1. Callicutt, Dale PhD, RN-BC, NPD-BC, CCRN-K
  2. Walker, Mandi DNP, RN, CCRN-K, NPD-BC, NEA-BC

Article Content

As a professional in nursing, involvement in a professional organization is beneficial to the individual, as well as to the organization served. There is a sense of connection, solidarity, and strength that comes from participating with a professional organization (American Nurses Association, 2015; Maloney, 2016; Segal & Robinson, 2019). Volunteerism allows a person to be connected with others, promotes peace of mind and body, possibly assists with career advancement, and brings fulfillment to your life (Segal & Robinson, 2019). At the Association for Nursing Professional Development (ANPD), there are several opportunities where members can become involved or make themselves marketable.

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Navigating throughout the ANPD website allows a person to see the many opportunities ANPD offers to its members while also allowing each member to become connected with others throughout the country. On the ANPD website, members can review current articles, continue their professional growth and development through webinars or computer-based learning, or participate in discussion forums. In discussion forums, an ANPD member can contribute to questions posed or addressed from other ANPD colleagues. All these opportunities provide ANPD members networking capabilities throughout the world. These opportunities include participating in ANPD committees or task forces; running for a position on the Board of Directors; submitting articles for Trendlines, NPD News, or Journal for Nurses in Professional Development; participating or being an officer for local affiliates; joining in ANPD webinars; becoming certified; or following ANPD on social media. No matter the level of interest, there is an opportunity available!


When looking to get involved, many focus on the big ticket items like board membership or officer positions. These are excellent goals, and the ANPD wants to help get you there. The ANPD published an infographic, "Pathway to Leadership in ANPD," which outlines how a nursing professional development (NPD) practitioner can take intentional steps to meeting their professional goals (see Supplemental Digital Content 1,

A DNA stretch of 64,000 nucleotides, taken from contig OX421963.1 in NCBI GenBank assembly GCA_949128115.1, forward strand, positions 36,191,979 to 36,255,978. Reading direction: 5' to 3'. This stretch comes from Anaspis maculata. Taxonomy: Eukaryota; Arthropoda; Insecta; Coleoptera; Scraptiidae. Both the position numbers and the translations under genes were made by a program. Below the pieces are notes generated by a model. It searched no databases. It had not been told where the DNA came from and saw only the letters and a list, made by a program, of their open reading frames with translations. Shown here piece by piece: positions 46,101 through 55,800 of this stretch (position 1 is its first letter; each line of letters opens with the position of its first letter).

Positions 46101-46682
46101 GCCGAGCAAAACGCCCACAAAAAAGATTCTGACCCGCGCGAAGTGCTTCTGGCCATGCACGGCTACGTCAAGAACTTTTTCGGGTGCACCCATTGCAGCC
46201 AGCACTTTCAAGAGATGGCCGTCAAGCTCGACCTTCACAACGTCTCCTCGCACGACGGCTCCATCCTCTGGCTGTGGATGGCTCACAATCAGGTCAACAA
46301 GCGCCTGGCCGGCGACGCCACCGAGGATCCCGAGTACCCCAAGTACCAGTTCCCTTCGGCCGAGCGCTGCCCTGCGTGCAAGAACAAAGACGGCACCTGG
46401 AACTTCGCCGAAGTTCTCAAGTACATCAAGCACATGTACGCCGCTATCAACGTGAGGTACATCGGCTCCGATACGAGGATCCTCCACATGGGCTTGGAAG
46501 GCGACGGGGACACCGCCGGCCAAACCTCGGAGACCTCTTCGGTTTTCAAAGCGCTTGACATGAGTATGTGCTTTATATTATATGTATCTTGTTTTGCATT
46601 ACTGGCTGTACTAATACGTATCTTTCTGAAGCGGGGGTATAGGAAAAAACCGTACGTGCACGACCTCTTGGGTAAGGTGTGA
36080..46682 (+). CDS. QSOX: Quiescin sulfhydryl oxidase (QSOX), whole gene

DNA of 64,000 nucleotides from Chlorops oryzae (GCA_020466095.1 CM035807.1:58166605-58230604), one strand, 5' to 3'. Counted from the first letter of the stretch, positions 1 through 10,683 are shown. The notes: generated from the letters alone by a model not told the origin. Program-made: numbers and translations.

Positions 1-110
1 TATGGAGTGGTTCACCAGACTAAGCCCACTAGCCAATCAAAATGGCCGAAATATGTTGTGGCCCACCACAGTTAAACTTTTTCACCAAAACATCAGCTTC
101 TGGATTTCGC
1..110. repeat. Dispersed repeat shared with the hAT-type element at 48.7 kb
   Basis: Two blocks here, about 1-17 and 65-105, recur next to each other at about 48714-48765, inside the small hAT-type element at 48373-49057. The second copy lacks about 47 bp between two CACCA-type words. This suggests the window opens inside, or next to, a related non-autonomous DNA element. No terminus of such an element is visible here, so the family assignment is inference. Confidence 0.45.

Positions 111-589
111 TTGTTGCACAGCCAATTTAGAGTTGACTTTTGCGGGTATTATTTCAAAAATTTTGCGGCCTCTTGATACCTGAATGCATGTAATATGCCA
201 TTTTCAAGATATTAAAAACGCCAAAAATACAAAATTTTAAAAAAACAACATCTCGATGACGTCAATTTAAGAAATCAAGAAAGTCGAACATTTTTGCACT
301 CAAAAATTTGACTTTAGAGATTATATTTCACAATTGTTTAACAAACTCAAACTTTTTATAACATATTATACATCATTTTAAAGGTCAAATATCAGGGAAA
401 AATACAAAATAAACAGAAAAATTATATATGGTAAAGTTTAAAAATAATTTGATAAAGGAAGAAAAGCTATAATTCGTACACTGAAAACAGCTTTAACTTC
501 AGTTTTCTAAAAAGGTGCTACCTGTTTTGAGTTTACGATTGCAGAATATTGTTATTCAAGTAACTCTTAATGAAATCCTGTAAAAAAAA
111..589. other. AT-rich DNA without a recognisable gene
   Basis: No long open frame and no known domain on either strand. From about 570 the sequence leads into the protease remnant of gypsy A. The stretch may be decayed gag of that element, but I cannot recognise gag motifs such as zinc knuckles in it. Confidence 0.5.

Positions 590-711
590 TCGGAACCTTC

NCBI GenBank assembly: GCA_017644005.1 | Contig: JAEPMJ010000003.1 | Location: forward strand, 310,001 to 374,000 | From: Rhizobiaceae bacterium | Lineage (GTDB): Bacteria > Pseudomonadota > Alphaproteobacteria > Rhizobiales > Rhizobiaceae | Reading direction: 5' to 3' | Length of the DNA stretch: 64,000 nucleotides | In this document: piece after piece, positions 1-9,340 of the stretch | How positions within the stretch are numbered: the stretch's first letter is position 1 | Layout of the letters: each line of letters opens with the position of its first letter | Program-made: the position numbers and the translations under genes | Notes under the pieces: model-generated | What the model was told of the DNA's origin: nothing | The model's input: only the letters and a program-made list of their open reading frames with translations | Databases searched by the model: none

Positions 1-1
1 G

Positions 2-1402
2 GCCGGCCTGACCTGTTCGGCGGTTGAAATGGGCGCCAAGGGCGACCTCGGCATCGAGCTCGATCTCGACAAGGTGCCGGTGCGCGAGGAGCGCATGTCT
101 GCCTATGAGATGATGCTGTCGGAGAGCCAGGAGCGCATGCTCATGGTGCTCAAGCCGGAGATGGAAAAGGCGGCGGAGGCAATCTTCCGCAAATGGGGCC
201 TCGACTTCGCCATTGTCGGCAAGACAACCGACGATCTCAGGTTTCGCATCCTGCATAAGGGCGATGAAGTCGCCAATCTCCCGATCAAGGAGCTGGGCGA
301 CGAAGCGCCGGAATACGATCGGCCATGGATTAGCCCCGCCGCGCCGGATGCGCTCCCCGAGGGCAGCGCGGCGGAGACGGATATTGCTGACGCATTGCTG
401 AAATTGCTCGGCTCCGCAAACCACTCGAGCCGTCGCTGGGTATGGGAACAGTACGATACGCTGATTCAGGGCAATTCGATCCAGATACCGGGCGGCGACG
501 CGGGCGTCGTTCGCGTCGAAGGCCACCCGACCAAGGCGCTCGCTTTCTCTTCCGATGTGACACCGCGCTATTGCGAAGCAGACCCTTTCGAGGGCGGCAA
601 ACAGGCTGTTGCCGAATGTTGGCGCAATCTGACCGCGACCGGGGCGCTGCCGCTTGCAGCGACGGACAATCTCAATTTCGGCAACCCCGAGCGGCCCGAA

Step 1 is membership, and judging by the fact you are reading this, you are probably already there! But do not stop at membership at the national level. Look into local affiliates and the opportunities afforded from collaborating with NPD practitioners in your local area. Leadership opportunities abound at the affiliate level and are an excellent step toward the national stage. The next step is establishing yourself as an expert in NPD, expanding your horizons by presenting and publishing at the local, regional, and national levels. This can also include mentoring new NPD practitioners into the role. Also, do not forget participating in the ANPD Evidence-Based Practice and Leadership Academies. These are all excellent opportunities to expand your network of NPD practitioners to the national stage.


Finally, there are many opportunities to get involved in ANPD at a national level. There are standing committees on which members can serve a 2-year term, with further options to step into a committee leadership role. Similar to committee membership is participation on a task force, such as the Diversity Task Force. Task forces differ from committees in that they are task-focused and time-limited; once the task is complete, the group disbands. To learn more about our committees and task forces, visit the ANPD website.


Finally, ANPD members are encouraged to work toward board membership and officer positions within the ANPD. The board consists of five directors, a treasurer, and president, with each position serving a 2-year term. Service on the board is the ultimate commitment to personal growth and development, as well as an excellent way to network with other driven NPD practitioners. The board is the working body that provides the direction for ANPD, its membership and committees, and promotes the specialty of NPD.


Whether being involved in a local affiliate or serving on a national committee, ANPD welcomes all people to participate. There are multiple opportunities for volunteers throughout the year. The main requirement involves your time and commitment to excellence. No matter their expertise level, interests, or talents, all ANPD members can make a difference.




American Nurses Association. (2015). Code of ethics for nurses with interpretive statements. [Context Link]


Maloney P. (2016). Transforming ANPD through membership engagement and leadership. Journal for Nurses in Professional Development, 32(4), 223-225. [Context Link]


Segal J., & Robinson L. (2019). Volunteering and its surprising benefits. HelpGuide. [Context Link]